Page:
The historical landscape from Richard Nixon onward is littered with bold and unfulfilled promises to wean the nation from fossil fuels, especially imported oil. What is different now is the need to deal with the clear and present threat of global warming. What is also different is that the country has elected a president who believes that meeting the challenge of climate change is essential to the health of the planet and to America’s economic future.

Staying in the black and blue

The head of the Commons Business Committee, Peter Luff, launches another broadside at Ofgem over domestic (and a surprising amount of SME) customers being over charged on the amount taken out each month for energy.

This comes down to slightly more than our standard response of smart metering solves that issue.  Which,  evidently, it does.

But if we understood volume and time of use about energy, the UK can also introduce paying for energy when you use it. What is so difficult about that?  Not paying for energy on actual use is a British peculiarity like other things foreigners think real weird like single sex education, three prong plugs and getting publicly drunk. Why is paying more for energy in January unpalatable? Or on the other hand, why should consumers object to paying not very much in the summer?  In the utility world,  the UK is marked by two things:  no monthly reads and fixed monthly costs.  Time to break the connection. 

  One can't complain about suppliers taking more out in a DD if there is no way of measuring actual use.  But many people allegedly prefer a fixed amount (which of course isn't fixed), especially wailing when it goes up.  We certainly wouldn't hear complaints if the price went down.  It's time to act like adults.  It gets cold in January:  so the response shouldn't be paying for that gas months after, or before, you use it.  In January one prepares in advance for it, or turns down the thermostat and flicks the light switch.  Isn't that a bit more responsible?  A Tory like Peter Luff should like that.  But before we can get to there, we need the level playing field of proper  metering combined with a default price.  We need to be un-confused.  And we have to abandon outdated concepts.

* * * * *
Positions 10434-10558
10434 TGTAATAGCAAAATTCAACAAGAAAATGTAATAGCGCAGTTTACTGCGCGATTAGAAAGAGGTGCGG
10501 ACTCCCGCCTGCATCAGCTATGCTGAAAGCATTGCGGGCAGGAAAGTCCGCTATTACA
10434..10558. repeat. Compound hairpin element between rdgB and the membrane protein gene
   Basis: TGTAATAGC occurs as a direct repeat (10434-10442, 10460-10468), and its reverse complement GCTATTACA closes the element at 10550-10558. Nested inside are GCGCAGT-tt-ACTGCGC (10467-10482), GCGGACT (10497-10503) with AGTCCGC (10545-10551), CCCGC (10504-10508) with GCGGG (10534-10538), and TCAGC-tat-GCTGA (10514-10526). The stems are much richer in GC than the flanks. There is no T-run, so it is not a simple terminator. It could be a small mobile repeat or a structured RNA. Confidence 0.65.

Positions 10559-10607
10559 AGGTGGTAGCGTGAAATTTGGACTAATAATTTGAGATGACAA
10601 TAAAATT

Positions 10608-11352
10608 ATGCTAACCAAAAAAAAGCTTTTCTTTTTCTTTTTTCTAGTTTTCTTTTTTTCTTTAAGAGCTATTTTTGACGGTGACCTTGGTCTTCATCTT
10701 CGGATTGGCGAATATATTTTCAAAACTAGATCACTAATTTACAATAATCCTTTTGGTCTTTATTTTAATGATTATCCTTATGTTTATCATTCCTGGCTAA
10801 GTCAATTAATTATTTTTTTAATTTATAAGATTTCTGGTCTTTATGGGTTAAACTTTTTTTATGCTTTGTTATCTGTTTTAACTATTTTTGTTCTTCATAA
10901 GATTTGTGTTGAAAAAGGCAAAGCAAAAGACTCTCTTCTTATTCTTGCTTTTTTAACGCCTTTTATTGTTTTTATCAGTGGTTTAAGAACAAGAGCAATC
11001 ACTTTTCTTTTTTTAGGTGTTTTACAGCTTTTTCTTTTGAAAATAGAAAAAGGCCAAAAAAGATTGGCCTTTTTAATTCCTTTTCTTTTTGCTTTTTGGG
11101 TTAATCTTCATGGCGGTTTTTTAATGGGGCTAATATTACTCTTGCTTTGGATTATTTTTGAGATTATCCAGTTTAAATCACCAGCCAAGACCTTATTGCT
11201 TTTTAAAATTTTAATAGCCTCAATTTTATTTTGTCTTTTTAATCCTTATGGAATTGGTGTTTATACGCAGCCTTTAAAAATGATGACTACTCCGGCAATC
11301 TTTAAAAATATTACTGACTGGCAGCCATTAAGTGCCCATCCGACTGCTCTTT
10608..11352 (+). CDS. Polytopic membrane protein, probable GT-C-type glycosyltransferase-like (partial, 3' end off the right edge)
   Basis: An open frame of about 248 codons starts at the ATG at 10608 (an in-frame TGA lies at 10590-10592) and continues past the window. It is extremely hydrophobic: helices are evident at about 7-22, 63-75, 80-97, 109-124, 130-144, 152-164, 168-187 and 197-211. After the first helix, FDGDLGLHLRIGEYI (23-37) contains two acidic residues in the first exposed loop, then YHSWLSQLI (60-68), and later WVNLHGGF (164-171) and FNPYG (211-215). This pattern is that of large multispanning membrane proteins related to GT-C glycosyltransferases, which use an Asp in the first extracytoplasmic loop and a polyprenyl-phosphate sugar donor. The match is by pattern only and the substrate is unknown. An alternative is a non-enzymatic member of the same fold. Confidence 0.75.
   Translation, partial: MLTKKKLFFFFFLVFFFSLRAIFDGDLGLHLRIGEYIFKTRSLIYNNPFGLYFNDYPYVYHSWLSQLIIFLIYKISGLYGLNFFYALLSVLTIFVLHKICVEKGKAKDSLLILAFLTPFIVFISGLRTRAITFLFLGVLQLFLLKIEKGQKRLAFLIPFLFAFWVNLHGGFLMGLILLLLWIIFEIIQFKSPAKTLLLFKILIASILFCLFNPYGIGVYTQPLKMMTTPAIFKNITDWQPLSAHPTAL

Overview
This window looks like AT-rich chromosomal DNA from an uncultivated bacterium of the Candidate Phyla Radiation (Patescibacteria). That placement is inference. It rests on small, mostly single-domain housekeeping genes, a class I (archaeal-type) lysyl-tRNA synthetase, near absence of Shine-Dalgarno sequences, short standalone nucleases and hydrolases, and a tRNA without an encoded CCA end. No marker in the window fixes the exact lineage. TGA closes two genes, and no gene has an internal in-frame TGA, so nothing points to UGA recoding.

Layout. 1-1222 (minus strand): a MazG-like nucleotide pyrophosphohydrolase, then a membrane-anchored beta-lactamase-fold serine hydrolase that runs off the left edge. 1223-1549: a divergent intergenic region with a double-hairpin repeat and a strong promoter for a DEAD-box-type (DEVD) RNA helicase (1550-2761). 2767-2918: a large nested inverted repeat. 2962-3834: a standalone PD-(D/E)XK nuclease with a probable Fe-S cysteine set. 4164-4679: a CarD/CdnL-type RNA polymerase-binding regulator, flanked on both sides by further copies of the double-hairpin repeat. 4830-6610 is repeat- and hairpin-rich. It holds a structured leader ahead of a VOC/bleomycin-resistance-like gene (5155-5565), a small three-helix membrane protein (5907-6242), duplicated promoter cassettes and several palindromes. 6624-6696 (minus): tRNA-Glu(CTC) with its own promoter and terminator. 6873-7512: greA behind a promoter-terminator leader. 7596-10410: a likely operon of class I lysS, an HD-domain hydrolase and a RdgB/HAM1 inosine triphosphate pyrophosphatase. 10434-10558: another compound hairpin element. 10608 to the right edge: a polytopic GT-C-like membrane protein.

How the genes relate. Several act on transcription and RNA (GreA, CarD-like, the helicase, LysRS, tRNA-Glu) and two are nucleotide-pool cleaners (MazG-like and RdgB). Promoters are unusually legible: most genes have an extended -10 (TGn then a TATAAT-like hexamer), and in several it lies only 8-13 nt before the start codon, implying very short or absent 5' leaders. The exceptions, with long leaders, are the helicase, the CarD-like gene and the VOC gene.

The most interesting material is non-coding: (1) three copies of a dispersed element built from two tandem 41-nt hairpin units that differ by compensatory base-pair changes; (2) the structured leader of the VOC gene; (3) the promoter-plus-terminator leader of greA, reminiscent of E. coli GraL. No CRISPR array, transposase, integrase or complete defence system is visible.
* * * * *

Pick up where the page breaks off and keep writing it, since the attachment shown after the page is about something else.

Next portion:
When, not how much

Without getting too technical about it, which we can but thankfully won't, one basic most end-users don't understand in energy purchasing is that the when is more important in pricing than the how much:

A discotheque may use twice as much electricity running all those lights, as an office, but pays half the price. Supply and demand: Power is cheap at night, especially after sane people go to bed.

An ice cream factory uses half the amount that a bakery does, yet the bakery pays twice as much. The bakery's December ovens compete for gas with millions of domestic users, and they are switched off in the summer.  The bakery rate includes lower summer gas, but at the freezers and mixers they pay only for summer gas.

A key rule of UK energy pricing for the long term contracts that everyone is used to, is that prices are based on a curve that follows domestic demand assumptions, in turn basically weather related.  Prices change from day to day, but the shape of the curve remains essentially the same.  So November should be higher than November, and January highest of all.

But not in the case of this season.  Taking gas prices on day ahead November is now tracking at slightly less than the October outturn. And December is looking pretty good, especially considering that the prices reflect industrial shutdowns the second half of the month.  January is when we normally expect to see reality intrude on wholesale markets anyway, so unless it snows from now until New Year's Eve,  January may be lower still.  We may see October as the more expensive month of the entire winter, which is historically real weird as us energy economists say.

Back in July, January gas was over 115 and today is 65 and falling.  The difference between a one year fixed price of 90/95 that was offered most of the summer and the index cost has been over 40% so far.  What would be worse: To be on an index and risk an outurn that is 40% worse than a fixed price or to be fixed and be guaranteed it?

Tories embrace smart meters

We don't flatter ourselves that the recent Tory conversion to smart metering is a sincere form of imitation.  In fact it makes us more likely to think that if they like the idea there may be something horribly wrong that we've missed.

Struggling homeowners would have their fuel bills cut by hundreds of pounds under radical plans unveiled by the Tories.

David Cameron wants to make it illegal for energy companies to impose higher charges on customers with pre-payment meters.